I have to say a special thank you to my mom and my sister Teresa! They are amazing! They spent hundreds of dollars to fly to my house and: take care of my children, clean my house, do my laundry, cook my families meals, keep me from going crazy, massage my back and brush my hair when I don't feel good, read to me, uplift and encourage me, decorate my hospital room, and many more things I'm not even aware of! They are amazing and I love them so much!

Spotlight supporters

Kristy's story

At the age of 27, I was pregnant with my 2nd boy, Aaron. I had another son, Ammon who was almost 2 years old.
About 4 months into my pregnancy, I noticed a lump.  I didn't think much of it.  I had breastfed my first boy, Ammon, for 15 months and was used to getting clogged milk ducts.  I also lactated a little while pregnant, so I naturally figured it was a clogged milk duct.
After several months of trying to make it go away, it was still there.
So I thought I'd talk to my OBGYN the next time I was in for an appointment, since I was pregnant, I saw him often.
I kept forgetting to talk to him about it!
6 weeks before I had Aaron, my husband lost his job - and I talked to my OBGYN (who sent me to a radiologist - my doctor and I were both convinced it was just a clogged milk duct).
4 weeks before Aaron was born, I was diagnosed with breast cancer.
Me, age 27.  WHAT?!  Major shock.
I started consulting with oncologists, surgeons, rad oncs, lymphatic people, grief counselors, etc.
We all decided that I would wait to have the baby before we would do any treatment to my body.
That was an interesting month - waiting for the baby.
My cancer doubled in size in that month and spread to a lymph node.
I had Aaron by C section on August 4th.  I was so DETERMINED to breast feed - because I believed in it so much.  I even found a breast surgeon who agreed to cut into me while breast feeding - because no one else would do it.  He just warned me that I would have infections.  And I decided it was worth it.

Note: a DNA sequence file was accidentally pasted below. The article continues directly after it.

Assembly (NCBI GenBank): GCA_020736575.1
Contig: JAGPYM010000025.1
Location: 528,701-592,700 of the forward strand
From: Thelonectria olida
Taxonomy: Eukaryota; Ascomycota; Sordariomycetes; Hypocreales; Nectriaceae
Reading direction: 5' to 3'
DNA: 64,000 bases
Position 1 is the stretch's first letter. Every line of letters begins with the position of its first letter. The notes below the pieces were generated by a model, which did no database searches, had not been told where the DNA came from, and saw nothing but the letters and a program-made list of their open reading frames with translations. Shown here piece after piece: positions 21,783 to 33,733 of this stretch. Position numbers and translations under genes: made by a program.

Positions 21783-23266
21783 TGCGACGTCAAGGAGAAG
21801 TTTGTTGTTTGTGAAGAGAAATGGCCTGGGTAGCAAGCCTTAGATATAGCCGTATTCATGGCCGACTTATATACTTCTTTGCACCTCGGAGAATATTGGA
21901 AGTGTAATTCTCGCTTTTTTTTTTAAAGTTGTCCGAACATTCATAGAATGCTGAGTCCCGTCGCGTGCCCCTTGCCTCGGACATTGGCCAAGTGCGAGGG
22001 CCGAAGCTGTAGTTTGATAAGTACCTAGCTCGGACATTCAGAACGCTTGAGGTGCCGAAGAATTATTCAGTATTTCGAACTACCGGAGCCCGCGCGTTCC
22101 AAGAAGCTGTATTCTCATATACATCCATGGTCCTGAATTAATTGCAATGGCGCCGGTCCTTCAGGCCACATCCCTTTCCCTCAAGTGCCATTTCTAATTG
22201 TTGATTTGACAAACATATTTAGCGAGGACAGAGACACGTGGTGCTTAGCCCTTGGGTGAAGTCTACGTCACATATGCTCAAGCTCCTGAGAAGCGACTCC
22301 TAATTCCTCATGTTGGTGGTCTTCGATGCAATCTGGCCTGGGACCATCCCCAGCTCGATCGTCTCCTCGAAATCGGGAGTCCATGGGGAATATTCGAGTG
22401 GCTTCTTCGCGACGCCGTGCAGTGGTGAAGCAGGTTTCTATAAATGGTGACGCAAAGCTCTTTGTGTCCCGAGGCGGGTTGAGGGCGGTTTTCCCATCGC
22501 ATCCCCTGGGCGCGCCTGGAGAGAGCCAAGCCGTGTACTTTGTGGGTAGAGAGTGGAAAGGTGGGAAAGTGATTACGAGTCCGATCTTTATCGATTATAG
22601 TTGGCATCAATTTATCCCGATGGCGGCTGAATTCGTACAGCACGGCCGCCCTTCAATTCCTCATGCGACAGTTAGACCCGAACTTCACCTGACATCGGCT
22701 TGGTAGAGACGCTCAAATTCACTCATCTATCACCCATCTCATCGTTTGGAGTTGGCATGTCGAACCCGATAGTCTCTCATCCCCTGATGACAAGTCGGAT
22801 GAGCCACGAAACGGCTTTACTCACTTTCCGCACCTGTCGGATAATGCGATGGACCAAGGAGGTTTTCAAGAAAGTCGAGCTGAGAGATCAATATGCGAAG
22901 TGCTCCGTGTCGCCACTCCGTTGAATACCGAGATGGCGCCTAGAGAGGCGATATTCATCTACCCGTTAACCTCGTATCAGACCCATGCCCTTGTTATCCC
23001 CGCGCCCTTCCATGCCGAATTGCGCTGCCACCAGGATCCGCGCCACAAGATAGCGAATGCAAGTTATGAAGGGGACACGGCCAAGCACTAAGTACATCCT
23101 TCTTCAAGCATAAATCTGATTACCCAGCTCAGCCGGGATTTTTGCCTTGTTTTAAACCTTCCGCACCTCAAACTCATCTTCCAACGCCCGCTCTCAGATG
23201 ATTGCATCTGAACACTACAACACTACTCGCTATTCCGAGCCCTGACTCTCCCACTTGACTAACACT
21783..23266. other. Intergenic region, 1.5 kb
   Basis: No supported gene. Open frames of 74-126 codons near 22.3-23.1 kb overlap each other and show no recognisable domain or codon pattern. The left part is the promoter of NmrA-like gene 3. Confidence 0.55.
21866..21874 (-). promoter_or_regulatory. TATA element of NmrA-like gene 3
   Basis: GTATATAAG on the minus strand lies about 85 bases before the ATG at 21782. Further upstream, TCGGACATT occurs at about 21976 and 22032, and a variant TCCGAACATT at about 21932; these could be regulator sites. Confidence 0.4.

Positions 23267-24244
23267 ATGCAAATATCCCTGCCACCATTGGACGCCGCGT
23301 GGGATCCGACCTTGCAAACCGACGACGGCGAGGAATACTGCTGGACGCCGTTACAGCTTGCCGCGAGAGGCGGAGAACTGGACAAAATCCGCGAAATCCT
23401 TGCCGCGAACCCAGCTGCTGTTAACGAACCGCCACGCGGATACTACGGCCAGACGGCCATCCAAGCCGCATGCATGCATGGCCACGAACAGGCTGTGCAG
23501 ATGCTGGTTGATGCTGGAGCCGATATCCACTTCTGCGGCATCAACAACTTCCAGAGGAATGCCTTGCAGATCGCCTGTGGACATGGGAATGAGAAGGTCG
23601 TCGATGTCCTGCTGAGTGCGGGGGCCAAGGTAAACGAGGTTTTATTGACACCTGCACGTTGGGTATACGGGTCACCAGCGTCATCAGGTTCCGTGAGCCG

Aaron came out slightly tongue-tied.  Which meant he had a hard time latching on to feed and breast feeding became a nightmare.  After 4 days, I decided I would dry up before I went into surgery.  The hospital offered free formula to us as long as we needed it.
It was a sign.
I had originally scheduled my lumpectomy 6 days after my C section, but after deciding to dry up, I rescheduled to August 21st.  17 days after giving birth to Aaron.
I had the lumpectomy, and axillary dissection.  My husband and I were fighting day and night and were on the verge of divorce.  He refused to work - and he expected me to keep working!
So I did.
I took a maternity leave.  Started Chemo in September and went back to work November 1st while still undergoing chemo.
I did 16 weeks of a dose dense regimen.
Then went into Radiation for 5 weeks.
By the time I was done with radiation, my husband had gotten a job and then got fired (again).  And I kicked him out.
And then I began raising my boys by myself.
I realized that I can do anything if I put my mind to it - even working on top of a newborn and chemo.
"Why should we mourn, or think our lot is hard?  'Tis not so, all is right.  Why should we think to earn a great reward, if we now shun the fight.  Gird up your loins, fresh courage take, our God will never us forsake..."